8.  The pay if too high or it is the wages are unclear

A company that offers too much pay or does not discuss pay at all most likely is fake. When something is too good to be true, it is most likely not real.


9. They asked for your bank details, or Social Security #

The sign is the most dangerous and worrisome part of the process, and this is where things can get very bad, very fast. Please remember, the real employer will only ask for your bank details or SS# AFTER you accepted the offer and started working for a company. Typically, the information is provided directly to the HR manager or via secure upload channels to protect your privacy. If anybody anywhere asks you to provide your bank, social security number via email or phone, report them immediately to police. They are a scam.


10. Asking for money in any way shape or form

No employer, ever, should require you to pay money to start working in any job. Period. There are no exceptions from the rule. If your agency, employer, or a company rep asks you for funding, purchase, or financial support in any shape you have to run and report them as fast as you can.


Conclusion on Irina Story:

Irina and I did not talk for nearly two months, so when she called me, I was so happy to hear her voice again. When I picked up, she was crying, angry, and upset with her experience dealing with ABA. It turns out after weeks and weeks of back and forth communication, countless promises and dozens of emails Irina was still unemployed.

Irina told ABA she is done and no longer interested in the job, but this was done two months too late.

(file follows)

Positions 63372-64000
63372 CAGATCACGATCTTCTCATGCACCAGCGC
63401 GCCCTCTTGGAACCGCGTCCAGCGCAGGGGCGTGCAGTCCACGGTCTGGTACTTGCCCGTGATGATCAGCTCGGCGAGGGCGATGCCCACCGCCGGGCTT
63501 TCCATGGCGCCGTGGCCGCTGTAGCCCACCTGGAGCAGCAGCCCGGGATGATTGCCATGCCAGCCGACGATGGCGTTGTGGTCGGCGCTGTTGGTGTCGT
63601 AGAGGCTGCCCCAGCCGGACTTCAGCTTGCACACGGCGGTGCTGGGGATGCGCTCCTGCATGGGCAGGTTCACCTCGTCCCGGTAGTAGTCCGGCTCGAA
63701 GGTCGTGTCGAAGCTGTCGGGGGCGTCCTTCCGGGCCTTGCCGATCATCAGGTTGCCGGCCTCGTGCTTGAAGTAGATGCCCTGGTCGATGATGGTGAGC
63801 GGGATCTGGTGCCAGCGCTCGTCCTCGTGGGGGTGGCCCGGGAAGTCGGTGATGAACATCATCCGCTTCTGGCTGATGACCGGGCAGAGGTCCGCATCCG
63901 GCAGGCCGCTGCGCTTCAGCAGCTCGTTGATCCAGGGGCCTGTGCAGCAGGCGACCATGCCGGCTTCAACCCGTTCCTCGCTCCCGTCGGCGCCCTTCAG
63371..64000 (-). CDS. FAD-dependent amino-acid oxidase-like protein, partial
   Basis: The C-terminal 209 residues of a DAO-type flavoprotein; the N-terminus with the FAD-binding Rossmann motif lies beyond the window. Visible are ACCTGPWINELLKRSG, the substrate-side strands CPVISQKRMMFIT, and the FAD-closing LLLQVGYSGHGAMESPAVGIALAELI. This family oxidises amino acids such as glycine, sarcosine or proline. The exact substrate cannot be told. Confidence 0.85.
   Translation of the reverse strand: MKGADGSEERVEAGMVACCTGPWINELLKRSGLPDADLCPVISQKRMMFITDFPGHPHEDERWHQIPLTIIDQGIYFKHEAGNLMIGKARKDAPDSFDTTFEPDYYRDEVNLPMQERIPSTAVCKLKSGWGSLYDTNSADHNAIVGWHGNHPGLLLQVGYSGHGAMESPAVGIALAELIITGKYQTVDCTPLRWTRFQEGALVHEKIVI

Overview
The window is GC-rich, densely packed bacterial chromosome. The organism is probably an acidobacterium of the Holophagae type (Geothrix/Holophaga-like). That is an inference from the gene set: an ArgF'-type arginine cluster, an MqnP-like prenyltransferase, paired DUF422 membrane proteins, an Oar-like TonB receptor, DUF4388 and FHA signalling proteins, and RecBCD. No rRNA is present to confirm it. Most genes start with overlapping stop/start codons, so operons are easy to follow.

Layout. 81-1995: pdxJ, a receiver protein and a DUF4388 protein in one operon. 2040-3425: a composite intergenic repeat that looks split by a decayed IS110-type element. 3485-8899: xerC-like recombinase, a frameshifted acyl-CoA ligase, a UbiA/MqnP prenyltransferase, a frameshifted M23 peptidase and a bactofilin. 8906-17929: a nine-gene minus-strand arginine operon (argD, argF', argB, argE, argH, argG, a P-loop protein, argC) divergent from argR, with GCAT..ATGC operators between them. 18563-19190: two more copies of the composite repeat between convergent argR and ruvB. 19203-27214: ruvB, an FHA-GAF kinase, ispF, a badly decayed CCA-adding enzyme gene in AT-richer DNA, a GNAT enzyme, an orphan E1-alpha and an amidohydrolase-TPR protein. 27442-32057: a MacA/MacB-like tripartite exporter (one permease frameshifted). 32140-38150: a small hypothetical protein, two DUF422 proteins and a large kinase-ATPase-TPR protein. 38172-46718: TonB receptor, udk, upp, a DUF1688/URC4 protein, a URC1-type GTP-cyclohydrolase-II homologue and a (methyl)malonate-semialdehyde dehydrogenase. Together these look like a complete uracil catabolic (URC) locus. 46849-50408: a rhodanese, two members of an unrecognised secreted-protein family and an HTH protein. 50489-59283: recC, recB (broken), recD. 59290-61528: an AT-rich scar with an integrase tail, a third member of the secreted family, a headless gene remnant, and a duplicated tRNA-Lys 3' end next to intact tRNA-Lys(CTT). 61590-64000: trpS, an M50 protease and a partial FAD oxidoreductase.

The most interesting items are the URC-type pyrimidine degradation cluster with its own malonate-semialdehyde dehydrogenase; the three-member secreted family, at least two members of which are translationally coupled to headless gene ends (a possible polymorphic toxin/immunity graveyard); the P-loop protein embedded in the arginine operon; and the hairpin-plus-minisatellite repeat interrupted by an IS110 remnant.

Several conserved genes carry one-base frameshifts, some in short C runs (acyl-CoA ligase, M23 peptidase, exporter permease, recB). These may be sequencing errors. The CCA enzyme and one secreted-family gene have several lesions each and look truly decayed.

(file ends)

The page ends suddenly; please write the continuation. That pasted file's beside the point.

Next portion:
Before she ended the catastrophe, she suffered financial loses. ABA convinced her that she needed to prepay mandatory online training for 110 dollars and download and buy a license for the exclusive use of  “must-have” software for her job for 319 dollars. She did both, eager to get a job ABA promised.

Additionally, ABA asked Irina to provide a scan of her voided bank check. ABA explained that the information was needed to set up an automatic bank deposit with her bank to transfer her wages every two weeks. Irina asked her husband, and he confirmed that the step was a standard procedure in the U.S.

Irina wanted a job, so she shared her bank details with ABA. After weeks of exchange, Irina`s husband started to have a bad feeling about ABA and called the number listed on the email, so he decided to call them directly. He called, but nobody picked up the phone, so he left a message, and messages went to a voice mail. Just two days later, Irina reported the scammer to the police and local authorities but with no help.

Ten days after the last contact by the ABA agency her bank notified Irina that her bank account was suspended due to numerous charges from various places in Key West, FL and bank fraud protection team has canceled her debit cards to stop fraudulent activity on her account.

Irina and her husband were living the nightmare. The weeks of follow up, endless emails to scammers, phone calls, messages, and police reports led nowhere. In the end, the scammers were not caught.

That said, I, Irina and her spouse learned a valuable lesson about online job scam artists who could manufacture an entire company identity out of thin air and lead you to share personal, private and financial details that allow them to steal money from you and ruin your trust.